53% of millennials expect to be millionaires. The data suggest that’s delusional.
Reports show that millennials are making and saving less than previous generations, likely setting them up to retire later in life—or not at all.
Most millennials aren’t worried about their future finances despite data suggesting they should be.
A 2018 survey conducted by TD Ameritrade shows 53 percent of millennials expect to become millionaires, and they expect to retire, on average, by age 56. That optimism doesn’t seem to reflect the reality of other numbers showing that social security won’t be able to pay out full benefits by 2034, the group has a collective student loan debt of more than $1 trillion, and young people are now earning relatively less than previous generations.
“I’m not exactly sure where all of this positive sentiment is coming from,” Yahoo Finance’s Ethan Wolff-Mann said. “I’m not sure whether the stagnant wages are contributing to this or anything like that. I do think … people [are] just hoping that something comes along that they walk into luck.”
thisisfine.gif pic.twitter.com/JkxefxfM39— Austen Allred (@AustenAllred) April 5, 2018
In 2016, the median American born in the 1980s had 34 percent below the level of family wealth than earlier generations had at the same age, according to a report from the Federal Reserve Bank of St. Louis.
Millennials are also less likely and able to save for retirement than previous generations. On average, millennials don’t plan to start saving for retirement until age 36, according to the TD Ameritrade survey. Starting to save at that age would mean they’d miss out on crucial years during which compound interest could help build a sizable retirement fund. (See: How to become a millionaire)
Still, not all millennials wield a blind optimism: 28 percent said they don’t plan to retire, while about 20 percent said they’d never be able to pay off student loans.
In a Politico article on millennial retirement, Alicia H. Munnell, director of the Center for Retirement Research at Boston College, writes that millennials face three major setbacks compared to previous generations: the declining availability of retirement plans offered by employers, greater student debt, and a lower rate of home ownership, which is a valuable retirement asset.
It’s not all a grim forecast, though. Millennials could be reasonably optimistic about the fact that lifespans are generally increasing, meaning a slightly later retirement age wouldn’t necessarily mean less golden years, and also that increasing rates of young people are obtaining higher education.
“Millennials are graduating at record rates, and it’s great to see that like most previous generations of college students, young people are optimistic about the future. On average, survey respondents expect to land a job in their chosen field and be completely financially independent by age 25,” notes JJ Kinahan, chief strategist for TD Ameritrade. “This is a financially optimistic group that’s feeling positive about the economy, the job market and their own plans. However, they will need to develop saving and investing habits that will help them reach some pretty big goals.”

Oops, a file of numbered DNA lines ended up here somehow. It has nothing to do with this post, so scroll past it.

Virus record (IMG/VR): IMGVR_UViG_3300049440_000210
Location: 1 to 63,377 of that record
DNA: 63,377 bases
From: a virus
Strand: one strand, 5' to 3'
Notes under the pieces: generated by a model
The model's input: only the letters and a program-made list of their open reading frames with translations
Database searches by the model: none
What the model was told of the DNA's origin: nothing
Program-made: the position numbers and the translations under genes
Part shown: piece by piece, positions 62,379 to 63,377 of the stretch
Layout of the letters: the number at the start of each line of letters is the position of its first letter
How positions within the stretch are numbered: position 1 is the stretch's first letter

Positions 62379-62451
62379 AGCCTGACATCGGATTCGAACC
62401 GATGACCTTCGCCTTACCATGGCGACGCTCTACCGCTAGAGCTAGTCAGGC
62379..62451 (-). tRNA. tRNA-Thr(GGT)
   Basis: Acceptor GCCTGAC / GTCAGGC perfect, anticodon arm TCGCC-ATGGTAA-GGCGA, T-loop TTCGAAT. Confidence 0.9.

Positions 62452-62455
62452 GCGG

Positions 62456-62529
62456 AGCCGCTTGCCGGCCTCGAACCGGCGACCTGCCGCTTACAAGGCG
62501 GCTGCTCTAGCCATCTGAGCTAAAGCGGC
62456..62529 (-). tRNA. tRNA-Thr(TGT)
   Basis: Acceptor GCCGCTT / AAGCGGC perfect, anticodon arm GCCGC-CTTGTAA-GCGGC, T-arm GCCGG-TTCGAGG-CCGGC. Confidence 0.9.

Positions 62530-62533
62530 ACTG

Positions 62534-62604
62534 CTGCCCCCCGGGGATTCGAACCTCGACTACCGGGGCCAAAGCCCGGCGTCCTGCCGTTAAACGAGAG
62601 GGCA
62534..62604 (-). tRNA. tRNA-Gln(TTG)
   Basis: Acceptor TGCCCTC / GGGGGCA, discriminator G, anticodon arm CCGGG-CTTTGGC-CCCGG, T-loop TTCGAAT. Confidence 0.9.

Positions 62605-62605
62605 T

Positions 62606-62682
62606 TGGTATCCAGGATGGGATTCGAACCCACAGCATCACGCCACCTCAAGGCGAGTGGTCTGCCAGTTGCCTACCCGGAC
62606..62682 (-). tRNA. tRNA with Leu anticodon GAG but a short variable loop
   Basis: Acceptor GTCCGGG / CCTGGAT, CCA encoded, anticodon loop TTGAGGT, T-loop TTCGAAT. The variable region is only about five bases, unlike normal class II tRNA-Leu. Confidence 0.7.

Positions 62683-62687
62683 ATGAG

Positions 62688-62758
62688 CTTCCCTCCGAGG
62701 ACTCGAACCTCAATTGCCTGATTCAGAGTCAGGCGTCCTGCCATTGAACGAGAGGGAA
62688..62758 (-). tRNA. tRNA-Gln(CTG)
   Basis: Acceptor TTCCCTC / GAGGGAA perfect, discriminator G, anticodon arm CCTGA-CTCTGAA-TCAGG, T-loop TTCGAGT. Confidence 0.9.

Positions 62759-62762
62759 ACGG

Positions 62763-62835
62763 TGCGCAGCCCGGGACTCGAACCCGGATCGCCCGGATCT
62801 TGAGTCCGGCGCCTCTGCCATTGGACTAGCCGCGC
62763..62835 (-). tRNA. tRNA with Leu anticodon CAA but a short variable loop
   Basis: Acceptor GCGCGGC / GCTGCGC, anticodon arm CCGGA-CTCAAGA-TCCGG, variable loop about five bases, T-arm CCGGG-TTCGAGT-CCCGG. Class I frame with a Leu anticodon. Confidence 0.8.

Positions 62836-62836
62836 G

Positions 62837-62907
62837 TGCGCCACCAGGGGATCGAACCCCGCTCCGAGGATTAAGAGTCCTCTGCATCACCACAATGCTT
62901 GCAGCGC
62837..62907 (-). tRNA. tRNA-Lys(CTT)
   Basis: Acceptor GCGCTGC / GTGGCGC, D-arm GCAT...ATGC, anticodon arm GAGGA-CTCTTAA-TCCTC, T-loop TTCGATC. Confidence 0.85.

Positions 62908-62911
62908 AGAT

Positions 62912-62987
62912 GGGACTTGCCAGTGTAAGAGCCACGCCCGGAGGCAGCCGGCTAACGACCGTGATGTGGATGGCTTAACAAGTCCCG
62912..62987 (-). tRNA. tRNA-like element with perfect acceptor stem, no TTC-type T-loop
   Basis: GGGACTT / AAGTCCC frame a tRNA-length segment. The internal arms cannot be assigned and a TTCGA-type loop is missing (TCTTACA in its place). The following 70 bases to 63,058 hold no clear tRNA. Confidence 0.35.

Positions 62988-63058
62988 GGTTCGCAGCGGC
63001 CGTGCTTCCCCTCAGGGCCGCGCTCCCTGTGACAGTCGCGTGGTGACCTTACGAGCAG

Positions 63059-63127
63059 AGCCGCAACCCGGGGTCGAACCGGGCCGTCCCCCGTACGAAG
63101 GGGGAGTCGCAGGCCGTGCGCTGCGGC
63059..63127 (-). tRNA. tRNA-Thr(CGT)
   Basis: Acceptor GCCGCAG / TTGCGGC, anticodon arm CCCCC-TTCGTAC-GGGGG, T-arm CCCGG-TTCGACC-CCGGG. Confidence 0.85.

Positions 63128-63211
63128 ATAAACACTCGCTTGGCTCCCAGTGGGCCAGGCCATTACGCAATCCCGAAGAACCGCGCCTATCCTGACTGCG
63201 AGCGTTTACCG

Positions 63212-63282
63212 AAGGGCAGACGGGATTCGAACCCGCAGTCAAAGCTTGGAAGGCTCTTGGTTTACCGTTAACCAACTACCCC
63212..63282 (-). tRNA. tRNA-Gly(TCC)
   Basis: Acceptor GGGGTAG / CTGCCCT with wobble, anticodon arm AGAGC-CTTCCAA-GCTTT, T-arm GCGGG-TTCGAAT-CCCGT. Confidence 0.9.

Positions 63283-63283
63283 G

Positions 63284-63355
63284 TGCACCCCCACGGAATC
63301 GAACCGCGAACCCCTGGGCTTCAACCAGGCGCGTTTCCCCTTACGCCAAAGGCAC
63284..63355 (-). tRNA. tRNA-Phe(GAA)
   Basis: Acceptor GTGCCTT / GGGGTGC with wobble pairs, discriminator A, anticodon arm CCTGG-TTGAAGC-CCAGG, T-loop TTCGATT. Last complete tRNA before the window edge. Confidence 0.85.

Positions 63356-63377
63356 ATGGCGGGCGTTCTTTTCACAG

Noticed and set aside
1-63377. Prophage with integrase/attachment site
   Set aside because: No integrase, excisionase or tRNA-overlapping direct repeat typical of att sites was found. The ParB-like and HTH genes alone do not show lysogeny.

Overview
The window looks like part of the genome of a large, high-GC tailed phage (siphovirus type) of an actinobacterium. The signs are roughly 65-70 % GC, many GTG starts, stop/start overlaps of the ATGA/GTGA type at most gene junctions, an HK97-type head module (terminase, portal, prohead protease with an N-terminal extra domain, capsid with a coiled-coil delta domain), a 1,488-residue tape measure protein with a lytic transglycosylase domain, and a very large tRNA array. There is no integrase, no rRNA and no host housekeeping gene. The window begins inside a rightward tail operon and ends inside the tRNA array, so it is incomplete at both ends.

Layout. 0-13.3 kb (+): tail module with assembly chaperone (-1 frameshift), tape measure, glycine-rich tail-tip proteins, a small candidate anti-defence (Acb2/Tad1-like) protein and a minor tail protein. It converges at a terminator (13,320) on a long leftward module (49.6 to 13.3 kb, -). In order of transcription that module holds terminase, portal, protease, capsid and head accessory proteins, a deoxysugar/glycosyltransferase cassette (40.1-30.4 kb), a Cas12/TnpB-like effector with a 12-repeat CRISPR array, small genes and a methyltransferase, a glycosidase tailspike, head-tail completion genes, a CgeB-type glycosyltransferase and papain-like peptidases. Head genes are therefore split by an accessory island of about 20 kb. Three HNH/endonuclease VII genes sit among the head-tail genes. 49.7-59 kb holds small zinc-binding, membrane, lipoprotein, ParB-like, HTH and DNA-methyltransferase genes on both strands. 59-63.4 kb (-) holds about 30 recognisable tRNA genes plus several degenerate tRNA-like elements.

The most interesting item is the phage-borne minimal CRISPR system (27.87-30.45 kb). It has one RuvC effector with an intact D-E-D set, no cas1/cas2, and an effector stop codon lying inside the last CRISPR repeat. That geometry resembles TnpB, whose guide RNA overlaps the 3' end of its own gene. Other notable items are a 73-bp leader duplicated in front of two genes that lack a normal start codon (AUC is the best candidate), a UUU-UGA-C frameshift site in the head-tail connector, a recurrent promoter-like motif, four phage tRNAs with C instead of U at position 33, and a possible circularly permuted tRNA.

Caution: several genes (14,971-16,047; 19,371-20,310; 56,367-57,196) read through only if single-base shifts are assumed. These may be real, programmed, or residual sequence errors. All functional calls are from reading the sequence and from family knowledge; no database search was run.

As long as younger people are prepared to work hard and retire a bit later, there’s still room for optimism.
“...My research shows that the vast majority of millennials will be fine if they work to age 70,” writes Munnell. “And although that might sound old, it’s historically normal in another sense: Retiring at 70 leaves the ratio of retirement to working years the same as when Social Security was originally introduced.”
What can 3D printing do for medicine? The "sky is the limit," says Northwell Health researcher Dr. Todd Goldstein.
- Medical professionals are currently using 3D printers to create prosthetics and patient-specific organ models that doctors can use to prepare for surgery.
- Eventually, scientists hope to print patient-specific organs that can be transplanted safely into the human body.
- Northwell Health, New York State's largest health care provider, is pioneering 3D printing in medicine in three key ways.
Torn between absolutism on the left and the right, classical liberalism—with its core values of compassion and incremental progress whereby the once-radical becomes the mainstream—is in need of a good defense. And Adam Gopnik is its lawyer.
- Liberalism as "radical pragmatism"
- Intersectionality and civic discourse
- How "a thousand small sanities" tackled drunk driving, normalized gay marriage, and could control gun violence
Irish president believes students need philosophy.
- President of Ireland Michael D. Higgins calls for students to be thought of as more than tools made to be useful.
- Higgins believes that philosophy and history should be a basic requirement forming a core education.
- The Irish Young Philosopher Awards is one such event that is celebrating this discipline among the youth.
The lost practice of face-to-face communication has made the world a more extreme place.
- The world was saner when we spoke face-to-face, argues John Cameron Mitchell. Not looking someone in the eye when you talk to them raises the potential for miscommunication and conflict.
- Social media has been an incredible force for activism and human rights, but it's also negatively affected our relationship with the media. We are now bombarded 24/7 with news that either drives us to anger or apathy.
- Sitting behind a screen makes polarization worse, and polarization is fertile ground for conspiracy theories and fascism, which Cameron describes as irrationally blaming someone else for your problems.
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